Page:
Self-Care Items That Brought Us Joy And Got Us Through This Week
HuffPost Canada editors share the things that brought them joy during this quarantine.
HuffPost Canada Staff
In the however many months since the start of our stay-home orders (reader: it’s been five, in case you’ve lost track), we’ve all been scrambling to find ways to keep our moods intact.
The fact alone of a global pandemic is enough to make any grown person cry, and so it’s as important now as it always is to take care of ourselves, and to pay attention to what our bodies are telling us.
Here at HuffPost Canada, our team of editors have been sharing some of the things we’ve been doing to bring a little joy to our lives. It’s much easier now to take a moment to look at the arrangements of our lives and notice all those little things we often take for granted. The dog walks in the sun. The great television show we can’t stop thinking about. The favourite meals, cooked for comfort. The finer things, which don’t always have to be fancy to make us happy.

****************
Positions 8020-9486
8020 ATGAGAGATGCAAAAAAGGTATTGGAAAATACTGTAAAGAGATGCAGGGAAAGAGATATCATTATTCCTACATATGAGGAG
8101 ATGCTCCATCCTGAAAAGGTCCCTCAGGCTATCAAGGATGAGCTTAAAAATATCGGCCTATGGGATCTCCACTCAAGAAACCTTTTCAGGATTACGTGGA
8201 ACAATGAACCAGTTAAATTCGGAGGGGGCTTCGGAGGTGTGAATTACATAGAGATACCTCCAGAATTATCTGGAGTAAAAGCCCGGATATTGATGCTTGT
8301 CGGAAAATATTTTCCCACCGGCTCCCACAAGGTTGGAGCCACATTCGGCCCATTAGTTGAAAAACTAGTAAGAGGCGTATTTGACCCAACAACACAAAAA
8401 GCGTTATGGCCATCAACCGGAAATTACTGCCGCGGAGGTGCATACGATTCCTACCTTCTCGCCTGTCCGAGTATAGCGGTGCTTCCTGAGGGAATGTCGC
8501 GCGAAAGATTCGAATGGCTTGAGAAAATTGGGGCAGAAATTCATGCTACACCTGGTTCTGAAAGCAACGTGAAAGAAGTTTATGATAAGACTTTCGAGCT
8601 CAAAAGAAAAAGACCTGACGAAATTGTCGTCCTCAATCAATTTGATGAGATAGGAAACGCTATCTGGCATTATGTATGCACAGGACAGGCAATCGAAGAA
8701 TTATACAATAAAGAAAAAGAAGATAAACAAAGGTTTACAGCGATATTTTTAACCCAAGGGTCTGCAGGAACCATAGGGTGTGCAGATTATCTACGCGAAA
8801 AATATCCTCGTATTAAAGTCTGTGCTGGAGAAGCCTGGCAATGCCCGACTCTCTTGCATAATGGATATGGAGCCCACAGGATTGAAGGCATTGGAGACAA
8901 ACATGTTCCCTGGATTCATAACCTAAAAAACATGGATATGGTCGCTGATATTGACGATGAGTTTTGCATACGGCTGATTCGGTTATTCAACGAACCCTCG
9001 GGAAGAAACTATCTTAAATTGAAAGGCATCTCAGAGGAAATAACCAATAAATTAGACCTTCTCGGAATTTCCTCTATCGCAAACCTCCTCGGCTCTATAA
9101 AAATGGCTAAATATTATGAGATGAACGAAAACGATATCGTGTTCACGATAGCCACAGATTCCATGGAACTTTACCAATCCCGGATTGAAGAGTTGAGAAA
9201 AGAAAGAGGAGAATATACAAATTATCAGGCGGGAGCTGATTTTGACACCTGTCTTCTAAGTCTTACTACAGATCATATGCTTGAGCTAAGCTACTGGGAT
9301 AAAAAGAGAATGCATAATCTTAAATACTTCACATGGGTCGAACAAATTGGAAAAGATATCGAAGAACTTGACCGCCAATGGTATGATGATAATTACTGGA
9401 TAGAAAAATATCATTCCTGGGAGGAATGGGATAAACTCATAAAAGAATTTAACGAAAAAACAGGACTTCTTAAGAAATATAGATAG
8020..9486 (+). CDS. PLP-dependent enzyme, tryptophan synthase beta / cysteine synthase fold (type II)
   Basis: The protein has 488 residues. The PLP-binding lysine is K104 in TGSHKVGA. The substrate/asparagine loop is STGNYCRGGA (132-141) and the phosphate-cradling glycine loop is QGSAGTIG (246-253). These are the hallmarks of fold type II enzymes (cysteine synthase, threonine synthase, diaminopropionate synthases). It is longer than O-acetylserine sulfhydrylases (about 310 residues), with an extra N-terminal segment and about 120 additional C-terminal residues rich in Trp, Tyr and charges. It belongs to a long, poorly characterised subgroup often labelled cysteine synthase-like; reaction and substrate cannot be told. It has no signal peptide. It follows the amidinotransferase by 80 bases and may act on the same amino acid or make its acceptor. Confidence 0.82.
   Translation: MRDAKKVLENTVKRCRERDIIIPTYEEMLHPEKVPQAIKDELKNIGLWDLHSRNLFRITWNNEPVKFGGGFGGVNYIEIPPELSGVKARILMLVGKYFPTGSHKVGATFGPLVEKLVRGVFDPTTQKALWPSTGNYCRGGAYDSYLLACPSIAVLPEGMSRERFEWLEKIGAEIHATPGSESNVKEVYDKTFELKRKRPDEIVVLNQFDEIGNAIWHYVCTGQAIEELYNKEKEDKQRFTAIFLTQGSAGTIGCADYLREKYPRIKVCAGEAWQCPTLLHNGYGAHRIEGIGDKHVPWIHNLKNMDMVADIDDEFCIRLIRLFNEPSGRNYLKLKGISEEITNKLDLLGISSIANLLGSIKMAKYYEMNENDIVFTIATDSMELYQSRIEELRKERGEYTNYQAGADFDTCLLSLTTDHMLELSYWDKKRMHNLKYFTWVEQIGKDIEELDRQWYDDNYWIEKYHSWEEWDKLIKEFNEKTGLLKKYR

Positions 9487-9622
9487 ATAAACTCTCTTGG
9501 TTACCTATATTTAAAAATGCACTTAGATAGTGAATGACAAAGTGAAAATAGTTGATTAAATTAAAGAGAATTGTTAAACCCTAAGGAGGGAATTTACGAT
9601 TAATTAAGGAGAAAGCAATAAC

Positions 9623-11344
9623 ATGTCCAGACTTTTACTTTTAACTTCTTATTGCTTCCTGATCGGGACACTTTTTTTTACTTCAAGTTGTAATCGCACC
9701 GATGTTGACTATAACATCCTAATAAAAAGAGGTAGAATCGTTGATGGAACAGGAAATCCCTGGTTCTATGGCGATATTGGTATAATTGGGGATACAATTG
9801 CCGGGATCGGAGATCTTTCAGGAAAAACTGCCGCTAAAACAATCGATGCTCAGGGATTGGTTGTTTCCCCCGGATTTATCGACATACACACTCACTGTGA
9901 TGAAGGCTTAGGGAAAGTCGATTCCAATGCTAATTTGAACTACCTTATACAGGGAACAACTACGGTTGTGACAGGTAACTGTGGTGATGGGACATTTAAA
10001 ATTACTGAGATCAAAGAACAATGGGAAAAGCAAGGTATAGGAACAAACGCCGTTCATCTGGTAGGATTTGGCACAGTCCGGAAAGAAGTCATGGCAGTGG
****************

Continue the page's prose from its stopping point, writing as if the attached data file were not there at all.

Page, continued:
Now is the perfect time to celebrate the small, private joys we love to indulge in — and it’s an even better time to share those things with you!
All product choices are made independently by our editors. HuffPost Canada may receive a share from purchases made via links on this page.